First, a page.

I Am… Sasha Fierce Was Beyoncé's Worst Album

2018 marks 10 years since the release of Beyoncé’s third solo studio album, I Am… Sasha Fierce. In introducing us to her alter ego, Bey also offered us “Single Ladies” and half of her underrated collaboration with Lady Gaga, "Telephone". It was a great time to be in the Beyhive. But they say hindsight is 20/20. A decade and three more albums later, I think we can come to a consensus that in the grand scheme of Bey’s solo discography, I Am... Sasha Fierce is actually the least impressive. I am ready to argue about this.
As a proud general in the Beyhive, not only am I qualified to speak on this issue, I feel inclined to make it clear that this is in no way a condemnation of Beyoncé or Sasha Fierce. I hate to disappoint the haters, but not today; not ever. Furthermore, if you’re hoping to find to find some justification that your fave’s album is more a masterpiece than anything Beyoncé has done, you’re going to be let down. Regardless of what you read here, rest assured that the Queen’s worst efforts are still better than the best album from most other artists. Period.
With that out of the way, let’s jump right in…
Why I Am… Sasha Fierce works.
If this album only had “Single Ladies” on it, it would go down in history as one of the greatest albums of all time, to use the words of Kanye West. The single — which celebrated its own decade of infamy just a few weeks ago — is the crown jewel of Sasha Fierce. If there was any doubt as to how far Beyoncé’s reign could reach, the universal love of “Single Ladies” put it to rest. And where the infectious upbeat bop made us dance, “Halo” became the official song of empathy worldwide and brought us all to tears. “If I Were A Boy” is on any breakup playlist worth listening to. It makes sense that these are three of Beyoncé’s most successful songs of all time.
With her preceding album B’Day, Baddie Bey started a tradition of going absolutely ham on her music videos and on this album, she worked with visual creatives to really set a mood for Sasha Fierce. The choreography for “Diva” is still my favorite. And I mentioned her collaboration with Gaga before, and their colorful visuals for “Video Phone” were fun and beautiful.
Also, the idea of an alter ego felt very revolutionary... but make it cool. She mentioned that the now-defunct Sasha Fierce was the part of herself that she tapped into to make onstage/on-camera Beyoncé happen. She told Parade magazine that she was nowhere near as sexy and sassy as the woman we saw onstage.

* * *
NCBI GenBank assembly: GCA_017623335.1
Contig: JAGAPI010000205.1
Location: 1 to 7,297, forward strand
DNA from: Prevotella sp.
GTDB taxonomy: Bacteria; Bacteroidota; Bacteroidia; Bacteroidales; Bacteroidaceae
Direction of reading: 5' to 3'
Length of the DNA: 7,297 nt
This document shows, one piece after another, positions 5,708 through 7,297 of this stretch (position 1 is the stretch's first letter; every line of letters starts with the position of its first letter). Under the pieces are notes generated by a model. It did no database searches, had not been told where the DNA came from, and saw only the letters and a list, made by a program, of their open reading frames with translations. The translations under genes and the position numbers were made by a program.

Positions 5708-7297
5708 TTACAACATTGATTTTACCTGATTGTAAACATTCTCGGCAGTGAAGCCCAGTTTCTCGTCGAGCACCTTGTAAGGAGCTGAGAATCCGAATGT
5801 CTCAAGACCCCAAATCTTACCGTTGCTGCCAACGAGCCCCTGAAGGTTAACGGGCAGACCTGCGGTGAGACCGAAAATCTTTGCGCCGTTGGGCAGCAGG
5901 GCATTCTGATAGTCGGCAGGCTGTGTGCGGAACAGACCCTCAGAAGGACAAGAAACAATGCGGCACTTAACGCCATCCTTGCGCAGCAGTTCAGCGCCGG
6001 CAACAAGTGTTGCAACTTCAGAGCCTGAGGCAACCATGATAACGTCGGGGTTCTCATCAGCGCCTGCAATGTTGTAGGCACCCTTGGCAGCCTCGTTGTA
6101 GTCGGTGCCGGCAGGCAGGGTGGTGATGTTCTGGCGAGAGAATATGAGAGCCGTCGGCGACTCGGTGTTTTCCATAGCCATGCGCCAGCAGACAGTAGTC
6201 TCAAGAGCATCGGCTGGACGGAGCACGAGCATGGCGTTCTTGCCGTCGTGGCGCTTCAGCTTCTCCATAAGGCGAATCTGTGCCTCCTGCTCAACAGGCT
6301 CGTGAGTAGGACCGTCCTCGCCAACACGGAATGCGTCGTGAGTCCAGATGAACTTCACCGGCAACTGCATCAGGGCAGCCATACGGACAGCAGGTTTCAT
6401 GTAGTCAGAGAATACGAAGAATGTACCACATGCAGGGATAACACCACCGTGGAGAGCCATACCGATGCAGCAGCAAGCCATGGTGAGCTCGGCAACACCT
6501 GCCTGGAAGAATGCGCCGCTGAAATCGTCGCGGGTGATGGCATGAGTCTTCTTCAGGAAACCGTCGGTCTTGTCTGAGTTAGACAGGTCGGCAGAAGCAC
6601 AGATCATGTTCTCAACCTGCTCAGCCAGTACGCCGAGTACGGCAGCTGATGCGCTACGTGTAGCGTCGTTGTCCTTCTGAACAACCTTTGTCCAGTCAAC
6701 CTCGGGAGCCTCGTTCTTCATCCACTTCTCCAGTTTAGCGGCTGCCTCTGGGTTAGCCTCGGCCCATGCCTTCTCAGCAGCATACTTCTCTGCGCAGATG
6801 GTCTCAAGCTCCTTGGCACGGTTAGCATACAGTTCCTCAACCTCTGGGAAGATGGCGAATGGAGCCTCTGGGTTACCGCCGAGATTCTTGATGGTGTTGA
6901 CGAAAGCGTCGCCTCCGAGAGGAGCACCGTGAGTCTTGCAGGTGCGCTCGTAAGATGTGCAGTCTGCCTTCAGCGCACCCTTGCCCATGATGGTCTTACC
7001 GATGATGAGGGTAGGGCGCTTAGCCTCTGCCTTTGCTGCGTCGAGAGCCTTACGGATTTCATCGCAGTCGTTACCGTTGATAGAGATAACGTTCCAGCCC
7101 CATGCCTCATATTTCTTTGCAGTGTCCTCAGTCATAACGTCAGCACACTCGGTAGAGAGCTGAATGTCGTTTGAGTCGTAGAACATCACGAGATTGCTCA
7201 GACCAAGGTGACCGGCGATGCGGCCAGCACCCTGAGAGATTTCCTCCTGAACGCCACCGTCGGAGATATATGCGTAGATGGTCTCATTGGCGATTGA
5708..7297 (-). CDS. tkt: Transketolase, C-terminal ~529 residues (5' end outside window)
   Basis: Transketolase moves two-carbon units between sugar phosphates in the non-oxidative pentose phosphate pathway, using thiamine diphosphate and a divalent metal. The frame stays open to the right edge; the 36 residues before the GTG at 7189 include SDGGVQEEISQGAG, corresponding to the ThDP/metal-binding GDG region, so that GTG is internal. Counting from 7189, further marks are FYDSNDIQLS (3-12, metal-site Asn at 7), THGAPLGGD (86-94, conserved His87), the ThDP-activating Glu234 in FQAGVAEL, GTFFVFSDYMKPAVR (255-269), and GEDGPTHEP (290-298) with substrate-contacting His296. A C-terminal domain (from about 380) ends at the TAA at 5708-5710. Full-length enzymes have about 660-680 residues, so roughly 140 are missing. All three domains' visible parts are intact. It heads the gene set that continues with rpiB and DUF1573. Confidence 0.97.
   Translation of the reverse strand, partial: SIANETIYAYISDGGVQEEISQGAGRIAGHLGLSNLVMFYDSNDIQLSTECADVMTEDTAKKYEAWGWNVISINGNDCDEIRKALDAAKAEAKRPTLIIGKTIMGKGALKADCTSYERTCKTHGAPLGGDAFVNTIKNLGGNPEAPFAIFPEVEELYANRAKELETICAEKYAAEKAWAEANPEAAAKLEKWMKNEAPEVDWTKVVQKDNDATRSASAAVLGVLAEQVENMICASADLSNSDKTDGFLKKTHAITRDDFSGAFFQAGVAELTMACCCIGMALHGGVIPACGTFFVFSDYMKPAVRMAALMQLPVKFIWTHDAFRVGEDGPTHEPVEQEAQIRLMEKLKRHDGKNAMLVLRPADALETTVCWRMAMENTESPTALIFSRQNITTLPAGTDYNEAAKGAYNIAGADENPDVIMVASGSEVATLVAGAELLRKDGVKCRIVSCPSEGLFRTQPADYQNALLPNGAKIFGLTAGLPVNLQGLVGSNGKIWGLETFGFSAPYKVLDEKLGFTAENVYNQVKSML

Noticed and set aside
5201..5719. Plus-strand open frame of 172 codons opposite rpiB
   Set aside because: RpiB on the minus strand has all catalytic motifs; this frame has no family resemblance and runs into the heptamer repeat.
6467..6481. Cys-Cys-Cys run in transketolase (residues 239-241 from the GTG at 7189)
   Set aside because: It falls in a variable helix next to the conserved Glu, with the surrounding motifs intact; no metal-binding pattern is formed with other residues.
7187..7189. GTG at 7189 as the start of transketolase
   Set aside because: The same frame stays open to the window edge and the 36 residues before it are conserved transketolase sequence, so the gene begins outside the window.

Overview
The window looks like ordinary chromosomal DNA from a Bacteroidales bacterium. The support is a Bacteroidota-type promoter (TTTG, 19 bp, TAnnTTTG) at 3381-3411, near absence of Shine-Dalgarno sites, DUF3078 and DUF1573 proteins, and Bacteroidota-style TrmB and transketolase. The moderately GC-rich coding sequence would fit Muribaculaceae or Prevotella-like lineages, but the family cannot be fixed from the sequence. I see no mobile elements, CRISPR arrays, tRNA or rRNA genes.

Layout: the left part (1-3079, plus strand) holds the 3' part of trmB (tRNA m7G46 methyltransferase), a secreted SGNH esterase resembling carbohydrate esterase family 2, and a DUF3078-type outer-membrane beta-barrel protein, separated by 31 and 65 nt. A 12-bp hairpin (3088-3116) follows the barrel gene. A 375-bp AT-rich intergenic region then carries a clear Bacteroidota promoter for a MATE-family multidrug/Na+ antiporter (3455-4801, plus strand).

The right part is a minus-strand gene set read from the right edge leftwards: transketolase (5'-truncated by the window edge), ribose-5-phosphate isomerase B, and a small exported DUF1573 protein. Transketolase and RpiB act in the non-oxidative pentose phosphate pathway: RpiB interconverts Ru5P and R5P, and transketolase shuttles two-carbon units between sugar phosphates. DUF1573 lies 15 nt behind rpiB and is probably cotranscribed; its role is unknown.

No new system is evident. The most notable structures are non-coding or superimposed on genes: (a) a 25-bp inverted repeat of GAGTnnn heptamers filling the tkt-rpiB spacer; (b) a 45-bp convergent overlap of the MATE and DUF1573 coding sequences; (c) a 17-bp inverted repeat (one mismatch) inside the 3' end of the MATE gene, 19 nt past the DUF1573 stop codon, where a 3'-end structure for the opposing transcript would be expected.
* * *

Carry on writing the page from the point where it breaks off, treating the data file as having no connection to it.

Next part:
Most obviously, I Am… Sasha Fierce works because it’s still a Beyoncé album. It’s great. Just not as great as her other ones.
How I Am... Sasha Fierce ended up on the bottom.
When Beyoncé drops a new project, at the bare minimum I fully expect to be able to listen to it all the way through, with no skips. Even songs that I don’t necessarily love love become necessary sonic elements that I anticipate and appreciate. This is the case with every album except Sasha Fierce. There are so many songs that I don’t even know the name of, let alone can recite the lyrics to. Seriously, what is “Satellites?” That “Ave Maria” cover? I don’t think I’ve ever heard it from start to finish. In fact, the only non-single on Sasha Fierce that I love is “Radio.”
Up against Beyoncé's other LP’s, Sasha Fierce just doesn’t stand a chance. Lemonade is one of the greatest albums of this decade. I don’t care what the Grammys say. Her 2013 self-titled album, with its stunning visuals and remarkable lack of promotion, is arguably just as good. Many artists began to follow suit, "pulling a Beyoncé" by dropping projects without warning. I’m not even sure if Beyoncé herself can top those masterpieces.
It’s hard to even compare I Am... Sasha Fierce to her debut joint, Dangerously In Love because they represent two different genres. The former is a great pop album, but the latter is one of the greatest contemporary R&B albums of our generation. Not even the Grammys could deny that fact, as it was awarded five gramophones in 2004.
B’Day not only offers the non-stop play I’m looking for, I’m likely to be sweating from dancing so hard. And that’s leaves 4, the follow up to Sasha Fierce that many people hated upon its release. It was such a departure from Beyoncé's earlier pop heavy sound that it was misunderstood. But 4 isn’t underwhelming, it’s underrated: a fact of musical history that many have sought to uplift in recent years.
All that said, someone has to lose this battle; and unfortunately it’s our girl Sasha Fierce. But there is a lesson in this that came straight from Beyoncé’s mouth in part two of the docuseries accompanying her self-titled album: “You could actually work super hard and give everything you have and lose.” So celebrate 10 years of I Am… Sasha Fierce by giving it another spin, and remembering to put forth your best Beyoncé work ethic, no matter the outcome.

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